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Did you know that March is Disability Awareness Month? Like many other people, I live with multiple invisibile disabilities. According to the Center for Disease Control (CDC), up to 1 in 4 or 26% of adults in the United States have some type of disability. Below are ten books (fiction and non-fiction) that center disability representation. FICTION:1. Breathe and Count Back from Ten by Natalia Sylvester: Verónica, a Peruvian-American teen with hip dysplasia, auditions to become a mermaid at a Central Florida theme park in the summer before her senior year, all...




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March is almost here! Here are twelve books to put on hold that will be released next month.1. Dear Medusa / Olivia A. Cole: Sixteen-year-old Alicia Rivers has a reputation that precedes her. But there's more to her story than the whispers that follow her throughout the hallways at school--whispers that splinter into a million different insults that really mean: a girl who has had sex. But what her classmates don't know is that Alicia was sexually abused by a popular teacher, and that trauma has rewritten every cell in her body into someone she doesn't recognize. To the world...


Get the details about internships and jobs at wildlife parks around NYC, a media internships, a podcast challenge, two writing contests and more!Sign up here for our teen newsletter to stay up-to-date about all of our opportunities for teens. You can also find info about our programs and internships at bklynlibrary.org/teens, and follow us on Instagram @bklynfuture. Morgan Library: Teen Writing ContestDid you know the first writer identifiable by name in human history is a Mesopotamian woman from 2300 B.C. named Enheduanna? Inspired by Enheduanna, the Morgan is hosting a...


Get the details about internships and jobs at wildlife parks around NYC, a podcast challenge, and free arts programs! Sign up here for our teen newsletter to stay up-to-date about all of our opportunities for teens. You can also find info about our programs and internships at bklynlibrary.org/teens, and follow us on Instagram @bklynfuture. Wildlife Conservation Society (WCS)The Wildlife Conservation Society (WCS) has several job, internship and volunteer opportunities available for young adults (ages 14-26) at their five wildlife...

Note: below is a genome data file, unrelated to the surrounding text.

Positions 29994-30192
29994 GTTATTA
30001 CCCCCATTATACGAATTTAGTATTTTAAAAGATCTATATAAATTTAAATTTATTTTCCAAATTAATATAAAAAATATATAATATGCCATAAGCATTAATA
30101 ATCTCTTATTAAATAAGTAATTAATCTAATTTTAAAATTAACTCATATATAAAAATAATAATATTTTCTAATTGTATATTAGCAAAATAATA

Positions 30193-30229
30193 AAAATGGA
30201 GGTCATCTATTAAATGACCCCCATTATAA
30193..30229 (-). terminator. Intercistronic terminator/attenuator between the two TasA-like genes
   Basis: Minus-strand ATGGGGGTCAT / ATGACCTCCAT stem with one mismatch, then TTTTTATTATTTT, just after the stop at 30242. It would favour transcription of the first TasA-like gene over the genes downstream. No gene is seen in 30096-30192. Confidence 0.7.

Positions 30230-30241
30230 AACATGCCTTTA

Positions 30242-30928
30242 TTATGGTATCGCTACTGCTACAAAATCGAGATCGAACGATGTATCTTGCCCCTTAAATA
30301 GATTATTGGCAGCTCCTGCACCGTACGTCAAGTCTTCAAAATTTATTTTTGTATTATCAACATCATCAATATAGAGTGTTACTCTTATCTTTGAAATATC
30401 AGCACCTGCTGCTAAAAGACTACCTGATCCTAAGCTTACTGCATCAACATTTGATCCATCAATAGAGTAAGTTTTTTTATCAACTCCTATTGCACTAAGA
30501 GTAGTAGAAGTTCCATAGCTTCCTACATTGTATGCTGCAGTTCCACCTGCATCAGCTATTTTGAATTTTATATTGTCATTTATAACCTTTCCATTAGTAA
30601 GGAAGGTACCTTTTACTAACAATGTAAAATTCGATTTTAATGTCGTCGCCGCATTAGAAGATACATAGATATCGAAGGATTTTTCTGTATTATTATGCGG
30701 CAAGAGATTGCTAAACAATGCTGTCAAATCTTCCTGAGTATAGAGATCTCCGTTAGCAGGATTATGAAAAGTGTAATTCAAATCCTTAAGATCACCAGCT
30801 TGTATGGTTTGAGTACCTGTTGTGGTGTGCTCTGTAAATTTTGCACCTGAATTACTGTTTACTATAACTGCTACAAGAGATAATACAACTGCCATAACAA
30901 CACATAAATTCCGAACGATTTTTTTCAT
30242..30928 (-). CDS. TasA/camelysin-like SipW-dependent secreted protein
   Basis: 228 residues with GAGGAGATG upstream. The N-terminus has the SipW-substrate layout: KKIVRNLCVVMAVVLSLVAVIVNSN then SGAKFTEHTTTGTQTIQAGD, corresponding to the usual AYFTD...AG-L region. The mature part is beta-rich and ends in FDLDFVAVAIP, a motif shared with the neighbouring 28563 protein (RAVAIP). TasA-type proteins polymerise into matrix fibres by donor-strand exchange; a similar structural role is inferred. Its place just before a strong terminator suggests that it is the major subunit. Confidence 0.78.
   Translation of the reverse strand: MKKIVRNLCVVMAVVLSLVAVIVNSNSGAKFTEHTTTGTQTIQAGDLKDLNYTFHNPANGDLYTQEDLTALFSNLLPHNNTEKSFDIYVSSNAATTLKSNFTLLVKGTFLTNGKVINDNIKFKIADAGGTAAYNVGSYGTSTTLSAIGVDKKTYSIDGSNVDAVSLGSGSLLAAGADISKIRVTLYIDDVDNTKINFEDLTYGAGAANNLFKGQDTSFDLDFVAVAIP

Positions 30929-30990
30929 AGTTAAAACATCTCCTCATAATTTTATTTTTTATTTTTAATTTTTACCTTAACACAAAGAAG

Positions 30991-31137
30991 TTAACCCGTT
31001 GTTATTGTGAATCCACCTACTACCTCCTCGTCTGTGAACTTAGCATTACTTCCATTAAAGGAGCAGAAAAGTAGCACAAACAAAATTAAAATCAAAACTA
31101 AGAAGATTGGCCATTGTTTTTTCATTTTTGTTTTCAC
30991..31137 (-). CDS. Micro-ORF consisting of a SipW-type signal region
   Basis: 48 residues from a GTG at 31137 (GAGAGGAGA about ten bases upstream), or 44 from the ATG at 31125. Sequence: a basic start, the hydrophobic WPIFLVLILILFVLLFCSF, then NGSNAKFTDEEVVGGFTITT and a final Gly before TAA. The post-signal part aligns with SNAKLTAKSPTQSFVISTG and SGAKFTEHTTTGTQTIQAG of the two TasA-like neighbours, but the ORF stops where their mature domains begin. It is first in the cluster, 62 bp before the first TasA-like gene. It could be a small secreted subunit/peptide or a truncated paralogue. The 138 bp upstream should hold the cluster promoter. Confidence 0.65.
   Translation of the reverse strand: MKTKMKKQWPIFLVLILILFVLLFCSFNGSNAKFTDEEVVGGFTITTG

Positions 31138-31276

Get the details about a writing contest, a scholarship just for NYC teens, and free arts programs! Sign up here for our teen newsletter to stay up-to-date about all of our opportunities for teens. You can also find info about our programs and internships at bklynlibrary.org/teens, and follow us on Instagram @bklynfuture. Freedom to Read Advocacy InstituteAs an outgrowth of BPL's Books Unbanned project, PEN America and the Brooklyn Public Library are teaming up to co-host the first ever Freedom to Read Advocacy Institute this spring - for teens....


This year, Hanukkah is from December 18th-26th. If you enjoy reading stories with Jewish characters and/or themes, be sure to check these out:Color Me In by Natasha Diaz: Who is Nevaeh Levitz? Growing up in an affluent suburb of New York City, sixteen-year-old Nevaeh Levitz never thought much about her biracial roots. When her Black mom and Jewish dad split up, she relocates to her mom's family home in Harlem and is forced to confront her identity for the first time. Nevaeh wants to get to know her extended family, but one of her cousins can't stand that Nevaeh, who inadvertently...